Atlanta Braves: How Do Their Homegrown Bats Stack Up Across MLB?

ATLANTA, GA - JUNE 09: Michael Harris II #23 of the Atlanta Braves come up short of the diving catch during the first inning against the Pittsburgh Pirates at Truist Park on June 9, 2022 in Atlanta, Georgia. (Photo by Todd Kirkland/Getty Images)
ATLANTA, GA - JUNE 09: Michael Harris II #23 of the Atlanta Braves come up short of the diving catch during the first inning against the Pittsburgh Pirates at Truist Park on June 9, 2022 in Atlanta, Georgia. (Photo by Todd Kirkland/Getty Images) /

The Atlanta Braves continue to get great production from homegrown talent, so that begs to ask the question, how do they stack up against other teams?

With the recent 8-year, $72 million contract to Michael Harris, the baseball world was reminded that the Atlanta Braves have once again struck gold with homegrown talent.

We can often get caught up in farm rankings and prospect rankings, which is fine. However, ultimately the goal is to put the best squad on the field, at any given moment that roster can only have 26 (other than double headers).

There are many different methods that have been successful over the years at constructing a competitive roster, but one that has been tried and true is developing homegrown talent, whether that is via draft or international signings.

If a team drafts well or signs international talent well, they can have good players at a cost well below market value in terms of talent per dollar. In doing so, they can use their financial flexibility to fill in other holes with free agents or trading for more expensive trade targets.

How do the Atlanta Braves stack up against other teams with homegrown talent with offense?

It is pretty obvious that the Braves have done well developing homegrown talent, with guys like Ozzie Albies, Ronald Acuña Jr., Michael Harris, Vaughn Grissom, and those are just the bats.

However, there are other teams that do well in developing homegrown talent too, like the Dodgers who have had guys like Corey Seager, Gavin Lux, Cody Bellinger (to some degree), Will Smith, etc.

So, to truly measure this, we need to set parameters. Tomahawk Take’s own Fred Owens “sat down and did the math” as they say, and figured out which teams have had the most fWAR via homegrown talent for players ages 19-28 since 2016 offensively.

When we look at the fWAR it will be for when the players were actually on their respective teams, as some of them will have been traded away or left via free agency.

As far as offense goes there have been 4 teams, the Dodgers, Cardinals, Braves, and Mets who have had the most success, so how do they stack up?


The Dodgers have drafted well over the years, and it has allowed them to use their massive payroll to fill in the gaps with big-name players.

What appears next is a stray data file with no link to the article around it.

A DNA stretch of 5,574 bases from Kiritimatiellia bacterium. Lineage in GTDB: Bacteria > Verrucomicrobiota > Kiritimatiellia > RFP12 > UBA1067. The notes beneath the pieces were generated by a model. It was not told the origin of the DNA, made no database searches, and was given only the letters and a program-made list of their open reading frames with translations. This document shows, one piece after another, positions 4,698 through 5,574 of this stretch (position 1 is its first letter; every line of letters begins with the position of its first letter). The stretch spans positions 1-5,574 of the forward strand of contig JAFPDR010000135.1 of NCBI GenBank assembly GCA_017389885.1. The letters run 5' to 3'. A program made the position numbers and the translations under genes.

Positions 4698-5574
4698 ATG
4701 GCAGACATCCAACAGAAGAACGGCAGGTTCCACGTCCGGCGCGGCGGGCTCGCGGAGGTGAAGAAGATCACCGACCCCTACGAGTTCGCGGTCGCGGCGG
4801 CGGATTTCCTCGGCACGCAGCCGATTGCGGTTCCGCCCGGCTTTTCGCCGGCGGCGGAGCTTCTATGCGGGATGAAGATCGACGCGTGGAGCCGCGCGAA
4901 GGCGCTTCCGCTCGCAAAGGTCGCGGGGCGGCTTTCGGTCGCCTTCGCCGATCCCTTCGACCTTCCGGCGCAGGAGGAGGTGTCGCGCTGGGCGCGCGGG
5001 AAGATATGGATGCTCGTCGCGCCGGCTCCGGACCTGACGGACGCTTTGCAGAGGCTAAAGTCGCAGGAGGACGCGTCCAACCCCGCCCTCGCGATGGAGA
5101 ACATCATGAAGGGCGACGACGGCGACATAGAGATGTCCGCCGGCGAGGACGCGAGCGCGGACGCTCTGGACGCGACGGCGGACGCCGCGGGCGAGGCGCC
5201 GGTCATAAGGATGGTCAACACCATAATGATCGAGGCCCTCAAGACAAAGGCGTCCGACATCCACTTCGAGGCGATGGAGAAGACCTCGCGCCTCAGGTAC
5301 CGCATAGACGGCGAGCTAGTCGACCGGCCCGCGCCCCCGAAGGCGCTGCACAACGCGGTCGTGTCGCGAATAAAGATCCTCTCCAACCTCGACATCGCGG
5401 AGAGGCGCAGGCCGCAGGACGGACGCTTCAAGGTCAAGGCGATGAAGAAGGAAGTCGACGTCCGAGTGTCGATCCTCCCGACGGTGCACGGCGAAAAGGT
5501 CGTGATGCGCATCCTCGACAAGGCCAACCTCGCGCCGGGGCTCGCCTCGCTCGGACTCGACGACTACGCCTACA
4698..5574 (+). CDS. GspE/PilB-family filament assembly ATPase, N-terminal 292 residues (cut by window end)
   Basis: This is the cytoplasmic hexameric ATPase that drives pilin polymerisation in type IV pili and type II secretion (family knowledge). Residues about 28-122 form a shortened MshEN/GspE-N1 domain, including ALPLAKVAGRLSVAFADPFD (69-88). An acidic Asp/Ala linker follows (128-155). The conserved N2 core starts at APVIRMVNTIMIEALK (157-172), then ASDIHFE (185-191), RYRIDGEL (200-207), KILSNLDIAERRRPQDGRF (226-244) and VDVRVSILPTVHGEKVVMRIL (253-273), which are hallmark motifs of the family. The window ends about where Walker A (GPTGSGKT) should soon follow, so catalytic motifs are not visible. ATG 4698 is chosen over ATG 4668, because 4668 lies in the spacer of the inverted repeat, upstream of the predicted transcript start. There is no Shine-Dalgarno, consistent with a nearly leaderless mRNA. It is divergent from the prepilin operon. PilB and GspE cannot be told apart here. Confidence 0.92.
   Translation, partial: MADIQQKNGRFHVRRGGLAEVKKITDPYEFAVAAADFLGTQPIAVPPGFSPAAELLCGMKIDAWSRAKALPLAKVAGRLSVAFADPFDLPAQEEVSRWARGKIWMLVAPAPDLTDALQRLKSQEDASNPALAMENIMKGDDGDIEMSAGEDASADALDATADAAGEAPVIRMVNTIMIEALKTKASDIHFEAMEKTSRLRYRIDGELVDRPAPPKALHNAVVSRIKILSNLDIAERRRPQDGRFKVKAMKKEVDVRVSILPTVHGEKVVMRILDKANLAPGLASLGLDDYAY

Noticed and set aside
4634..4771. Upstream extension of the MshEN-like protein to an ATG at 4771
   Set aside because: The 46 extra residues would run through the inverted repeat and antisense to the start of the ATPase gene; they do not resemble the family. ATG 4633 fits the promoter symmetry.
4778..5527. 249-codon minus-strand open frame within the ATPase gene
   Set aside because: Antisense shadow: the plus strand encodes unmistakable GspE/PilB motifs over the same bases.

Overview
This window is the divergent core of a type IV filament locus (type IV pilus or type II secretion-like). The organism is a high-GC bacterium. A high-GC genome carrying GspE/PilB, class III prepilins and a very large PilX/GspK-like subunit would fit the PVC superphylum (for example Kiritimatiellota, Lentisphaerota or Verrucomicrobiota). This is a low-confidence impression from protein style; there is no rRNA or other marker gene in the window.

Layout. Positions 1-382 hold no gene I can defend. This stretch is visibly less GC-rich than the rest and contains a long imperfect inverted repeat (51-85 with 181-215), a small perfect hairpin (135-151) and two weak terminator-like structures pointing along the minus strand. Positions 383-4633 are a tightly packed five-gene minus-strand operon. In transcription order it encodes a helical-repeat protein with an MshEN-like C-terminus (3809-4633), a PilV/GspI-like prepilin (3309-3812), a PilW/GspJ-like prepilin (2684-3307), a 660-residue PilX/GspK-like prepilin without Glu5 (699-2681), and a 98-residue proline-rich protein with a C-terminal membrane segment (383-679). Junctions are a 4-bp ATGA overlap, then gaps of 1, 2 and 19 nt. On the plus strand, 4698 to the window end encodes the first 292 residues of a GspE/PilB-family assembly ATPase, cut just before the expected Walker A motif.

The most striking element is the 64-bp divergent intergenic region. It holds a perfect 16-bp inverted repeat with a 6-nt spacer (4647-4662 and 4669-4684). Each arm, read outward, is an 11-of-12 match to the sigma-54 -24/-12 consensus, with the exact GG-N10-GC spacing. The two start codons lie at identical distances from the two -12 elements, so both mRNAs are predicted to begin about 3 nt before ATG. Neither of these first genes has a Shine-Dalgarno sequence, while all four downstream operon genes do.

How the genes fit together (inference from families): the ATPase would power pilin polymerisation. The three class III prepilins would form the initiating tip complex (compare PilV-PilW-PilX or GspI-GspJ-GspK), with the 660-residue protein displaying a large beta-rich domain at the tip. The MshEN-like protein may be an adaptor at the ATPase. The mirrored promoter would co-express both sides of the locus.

Since 2016, the Dodgers’ homegrown talent has produced 67.3 fWAR if you include players that have left and only include fWAR while on the team. These numbers are led by Corey Seager (20.2), Cody Bellinger (17.2), and Will Smith (10.9).

This goes a long way in showing how the Dodgers have been able to stay competitive, and that is not just money spent.


The Cardinals have also done well with homegrown talent, which is something they have done for many years. This list won’t even include guys like Molina or Pujols because of the parameters set.

Since 2016, homegrown offense has produced 68.9 fWAR for the Cardinals. It is interesting because there are not huge names on their list being led by Harrison Bader (11.8), Tommy Edman (11.5), and Paul DeJong (9.5).

One thing we do know from this list is that the Cardinals love homegrown defense because all 3 of the top 3 fWAR players on the list are premier defenders.


The New York Mets may be a surprising one here since, like the Dodgers, get a lot of media attention because of their big payroll. However, they do a well above average job at developing talent offensively.

2016 has been the parameters set, and the Mets have excelled. The Mets have gotten 64.2 fWAR from their offensive players. Obviously, Pete Alonso (10.9) will be one of the headliners, but Michael Conforto (17.4) was sneaky good, and Brandon Nimmo (12.5) has done his fair share as well.

Of course, the Mets have had their ups and downs over the past few years, but developing homegrown bats has not been an issue for them.

Atlanta Braves

It is obvious to this point that the Atlanta Braves have been great at developing young talent with terms like “baby Braves” being used frequently. The proof is in the pudding that this is not just fan bias thinking that the Braves have excelled in this arena either.

At the time of this writing, since 2016, the Atlanta Braves’ homegrown offense has produced an otherworldly 107.4 fWAR, just with offensive players. These numbers are led by Freddie Freeman (28.5), Ronald Acuña Jr. (18.2), and Dansby Swanson and Ozzie Albies (both with 15).

Even if you only include Freeman’s 2016 season because that is when he was team controlled through prior to his extension, the Braves still would have a total of 85.5 fWAR from their homegrown bats since 2016.

If you take out Dansby Swanson and Ender Inciarte since they were technically traded for, you still get 79.7 fWAR

Let’s recap how the Atlanta Braves stack up

If we recap and rank homegrown offense, here is how the teams stack up:

4. Mets at 64.2 fWAR

3. Dodgers at 67.3 fWAR

2. Cardinals at 68.9

1. Braves at a whopping 107.4 fWAR (85.5 with the Freeman caveat, or 79.7 with trade caveat).

It is safe to say that the Atlanta Braves front office knows what they are doing when it comes to homegrown talent.

Next. Atlanta Braves and Max Fried Aren’t Ready to Give up the NL East. dark

All of this is just offense too. Stay tuned for pitching rankings in the near future